I would like to mention I “tried” to make a hiking recipe for this trip but blew it. I blew it hard, readers! I made this Mac and Cheese concoction that tasted like ass (don’t ask me how I fucked up Mac and Cheese, I don’t know either, but I fucked it up, bad). Kieran and I took one bite of our dinner and made a face. Our food choices were limited, as we could only carry so much food to the cabin, so we had no choice but to choke it down. You’ll be thankful I didn’t share the recipe on the blog you guys, trust me on this, bleh!
Our new cabin mates, the 10 new hikers who shared the cabin with us on Saturday night, we’re bad ass. These people brought an impressive spread of food and drinks. A couple of them brought homemade beer and wine!!! There were 2 large picnic benches in the cabin. Our group monopolized one, while their group monopolized the other. Their table looked like a damn wine tasting!!! They had the homemade beer and wine, along with different cheeses and cutlets of meat! Our table had a bunch of leftover freeze-dried food packets!
I don’t remember any of their names (I’ll blame the whiskey for that) but I certainly remember what they ate, and I look forward to mimicking their food/drink ideas for next time!!
We really lucked out with the people we shared the cabin with, but something tells me, anyone who braves the 3 1/2 hour hike in the snow HAS to be cool.
We woke up on Sunday morning to GORGEOUS weather. The winter storm passed leaving behind fluffy clouds and crystal blue skies. Excited by the good weather, and having a couple hours to kill, our group layered up to play in the snow. A few feet from the cabin was a rustic amphitheater that was completely covered in snow, except for a few wooden seats. The snow-covered amphitheater was PERFECT for sledding. We had a fun morning goofing off, sledding, tossing footballs, and being silly in the snow.
Around noon we quickly packed up our gear and made our descent back down the mountain to go home. Our group decided to take another trail back down. This particular trail leads us along another ridge with spectacular views of the mountain. I mean, I can’t even describe the scenery adequately with words. Saying gorgeous doesn’t do it justice, awe-inspiring may be a better fit.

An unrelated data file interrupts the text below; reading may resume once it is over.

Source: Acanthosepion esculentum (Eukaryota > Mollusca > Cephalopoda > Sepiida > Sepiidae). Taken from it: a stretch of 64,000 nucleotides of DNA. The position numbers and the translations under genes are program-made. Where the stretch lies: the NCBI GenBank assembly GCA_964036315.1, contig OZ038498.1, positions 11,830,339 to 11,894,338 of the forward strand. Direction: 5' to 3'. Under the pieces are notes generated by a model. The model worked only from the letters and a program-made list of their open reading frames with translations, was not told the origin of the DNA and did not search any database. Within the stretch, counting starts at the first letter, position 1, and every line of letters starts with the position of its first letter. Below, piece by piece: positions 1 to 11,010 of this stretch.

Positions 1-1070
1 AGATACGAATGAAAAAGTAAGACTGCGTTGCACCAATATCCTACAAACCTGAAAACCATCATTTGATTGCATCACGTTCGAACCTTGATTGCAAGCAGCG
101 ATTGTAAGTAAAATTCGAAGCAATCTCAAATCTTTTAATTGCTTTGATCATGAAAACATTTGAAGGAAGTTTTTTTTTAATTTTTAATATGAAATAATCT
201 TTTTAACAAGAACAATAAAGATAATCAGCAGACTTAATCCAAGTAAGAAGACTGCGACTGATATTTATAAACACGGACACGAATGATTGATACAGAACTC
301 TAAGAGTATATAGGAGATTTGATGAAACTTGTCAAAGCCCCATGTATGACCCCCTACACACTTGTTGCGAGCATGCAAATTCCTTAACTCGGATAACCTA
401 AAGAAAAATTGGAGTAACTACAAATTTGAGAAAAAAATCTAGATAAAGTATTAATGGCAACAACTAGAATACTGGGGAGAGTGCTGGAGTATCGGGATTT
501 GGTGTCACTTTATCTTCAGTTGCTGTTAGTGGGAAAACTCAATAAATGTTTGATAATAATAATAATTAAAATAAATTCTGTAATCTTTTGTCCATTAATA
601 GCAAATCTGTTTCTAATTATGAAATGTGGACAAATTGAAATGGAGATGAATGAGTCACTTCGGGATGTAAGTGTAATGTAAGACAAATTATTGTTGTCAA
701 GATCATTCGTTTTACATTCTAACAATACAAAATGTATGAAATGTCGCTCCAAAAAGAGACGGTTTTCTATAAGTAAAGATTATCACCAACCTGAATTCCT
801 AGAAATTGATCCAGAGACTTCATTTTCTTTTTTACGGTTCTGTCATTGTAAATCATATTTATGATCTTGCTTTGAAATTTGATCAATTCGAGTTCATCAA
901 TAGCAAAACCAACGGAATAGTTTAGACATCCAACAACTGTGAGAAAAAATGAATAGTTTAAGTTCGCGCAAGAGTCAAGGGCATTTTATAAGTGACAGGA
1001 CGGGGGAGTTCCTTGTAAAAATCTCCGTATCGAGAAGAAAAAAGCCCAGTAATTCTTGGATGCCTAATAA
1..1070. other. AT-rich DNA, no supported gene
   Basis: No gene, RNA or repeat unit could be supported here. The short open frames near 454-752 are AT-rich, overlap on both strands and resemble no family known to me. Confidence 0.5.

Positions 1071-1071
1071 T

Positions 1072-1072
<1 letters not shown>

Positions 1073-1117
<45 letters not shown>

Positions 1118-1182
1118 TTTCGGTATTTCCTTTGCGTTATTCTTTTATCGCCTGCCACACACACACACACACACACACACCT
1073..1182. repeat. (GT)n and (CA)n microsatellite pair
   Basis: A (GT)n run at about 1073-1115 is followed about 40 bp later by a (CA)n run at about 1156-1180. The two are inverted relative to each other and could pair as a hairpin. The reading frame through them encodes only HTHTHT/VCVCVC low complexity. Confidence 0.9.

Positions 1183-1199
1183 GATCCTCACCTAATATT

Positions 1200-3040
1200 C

Going downhill in snowshoes is easier than going uphill, however, it’s not without its challenges. I never fell hiking uphill to Tilly Jane, but I fell down 5 to 6 times snowshoeing down the mountain. I’m sure the weight of my pack helped drive the momentum for my fall. Every now and then my snowshoe would sink beneath the snow and my knee would buckle. I wouldn’t feel pain, but the momentum of traveling downhill, with the weight of my pack, coupled with tripping over my snowshoes, helped propel me forward, and face plant into the snow. The words “FUCK THIS SHIT” escaped my lips more than I can care to admit.
But seriously, even though I kept falling over, I was blissful. I was with a tremendous group of people snowshoeing down the side of a mountain, on a picture-perfect afternoon. Oregon doesn’t get much better than that!
Towards the end of the trail, we were met with fallen trees and other obstacles. We have to belly crawl under branches, roll over tree stumps, and jump over streams, blocking our path. This portion of the trail was out of the burn zone, so even though the terrain was more difficult to navigate, we were once again surrounded by a picturesque winter wonderland.
At this point, our entire crew seemed giddy. We embarked on a fun and crazy weekend together and made it back in one piece. Kieran and I emerged from the forest with a new found love and respect for Mt. Hood. Spending a weekend at Tilly Jane is hard work, and honestly some moments throughout the trip I wished I was already home. But overall, after everything was said and done, both Kieran and I reflect on our weekend with pride.
Tilly Jane A-Frame was a phenomenal experience, and both Kieran and I are excited to go back!
Note… The majority of our gear was purchased at REI. Even though I provided links to REI’s site, I was NOT paid to do so. We are REI members and enjoy shopping at their store. I wanted to share links to the equipment we used, in case readers need some idea of what to get.